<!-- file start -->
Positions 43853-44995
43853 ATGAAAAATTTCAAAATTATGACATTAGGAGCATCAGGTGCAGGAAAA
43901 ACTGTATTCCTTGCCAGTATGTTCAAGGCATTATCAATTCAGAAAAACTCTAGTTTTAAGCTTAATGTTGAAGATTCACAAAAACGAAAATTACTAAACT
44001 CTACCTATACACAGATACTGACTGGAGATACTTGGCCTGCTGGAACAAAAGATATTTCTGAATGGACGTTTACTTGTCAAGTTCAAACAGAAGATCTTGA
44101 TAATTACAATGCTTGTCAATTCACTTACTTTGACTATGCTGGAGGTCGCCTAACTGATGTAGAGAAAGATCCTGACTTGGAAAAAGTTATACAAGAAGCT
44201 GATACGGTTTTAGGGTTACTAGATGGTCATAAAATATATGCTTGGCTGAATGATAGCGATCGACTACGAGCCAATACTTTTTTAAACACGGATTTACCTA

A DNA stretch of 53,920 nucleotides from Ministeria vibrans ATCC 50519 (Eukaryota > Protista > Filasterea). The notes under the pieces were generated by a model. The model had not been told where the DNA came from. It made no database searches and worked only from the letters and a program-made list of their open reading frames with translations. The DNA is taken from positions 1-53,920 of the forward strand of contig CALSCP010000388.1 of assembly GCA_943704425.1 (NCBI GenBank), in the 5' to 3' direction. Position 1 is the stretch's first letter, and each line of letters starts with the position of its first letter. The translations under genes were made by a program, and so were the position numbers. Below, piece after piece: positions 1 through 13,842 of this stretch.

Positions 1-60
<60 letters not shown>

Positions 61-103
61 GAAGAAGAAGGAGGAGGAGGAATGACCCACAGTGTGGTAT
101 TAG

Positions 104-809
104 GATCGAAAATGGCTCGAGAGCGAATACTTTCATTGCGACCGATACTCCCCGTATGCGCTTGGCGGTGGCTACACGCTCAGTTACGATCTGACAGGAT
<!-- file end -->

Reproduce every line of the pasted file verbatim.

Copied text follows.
Positions 43853-44995
43853 ATGAAAAATTTCAAAATTATGACATTAGGAGCATCAGGTGCAGGAAAA
43901 ACTGTATTCCTTGCCAGTATGTTCAAGGCATTATCAATTCAGAAAAACTCTAGTTTTAAGCTTAATGTTGAAGATTCACAAAAACGAAAATTACTAAACT
44001 CTACCTATACACAGATACTGACTGGAGATACTTGGCCTGCTGGAACAAAAGATATTTCTGAATGGACGTTTACTTGTCAAGTTCAAACAGAAGATCTTGA
44101 TAATTACAATGCTTGTCAATTCACTTACTTTGACTATGCTGGAGGTCGCCTAACTGATGTAGAGAAAGATCCTGACTTGGAAAAAGTTATACAAGAAGCT
44201 GATACGGTTTTAGGGTTACTAGATGGTCATAAAATATATGCTTGGCTGAATGATAGCGATCGACTACGAGCCAATACTTTTTTAAACACGGATTTACCTA

A DNA stretch of 53,920 nucleotides from Ministeria vibrans ATCC 50519 (Eukaryota > Protista > Filasterea). The notes under the pieces were generated by a model. The model had not been told where the DNA came from. It made no database searches and worked only from the letters and a program-made list of their open reading frames with translations. The DNA is taken from positions 1-53,920 of the forward strand of contig CALSCP010000388.1 of assembly GCA_943704425.1 (NCBI GenBank), in the 5' to 3' direction. Position 1 is the stretch's first letter, and each line of letters starts with the position of its first letter. The translations under genes were made by a program, and so were the position numbers. Below, piece after piece: positions 1 through 13,842 of this stretch.

Positions 1-60
<60 letters not shown>

Positions 61-103
61 GAAGAAGAAGGAGGAGGAGGAATGACCCACAGTGTGGTAT
101 TAG

Positions 104-809
104 GATCGAAAATGGCTCGAGAGCGAATACTTTCATTGCGACCGATACTCCCCGTATGCGCTTGGCGGTGGCTACACGCTCAGTTACGATCTGACAGGAT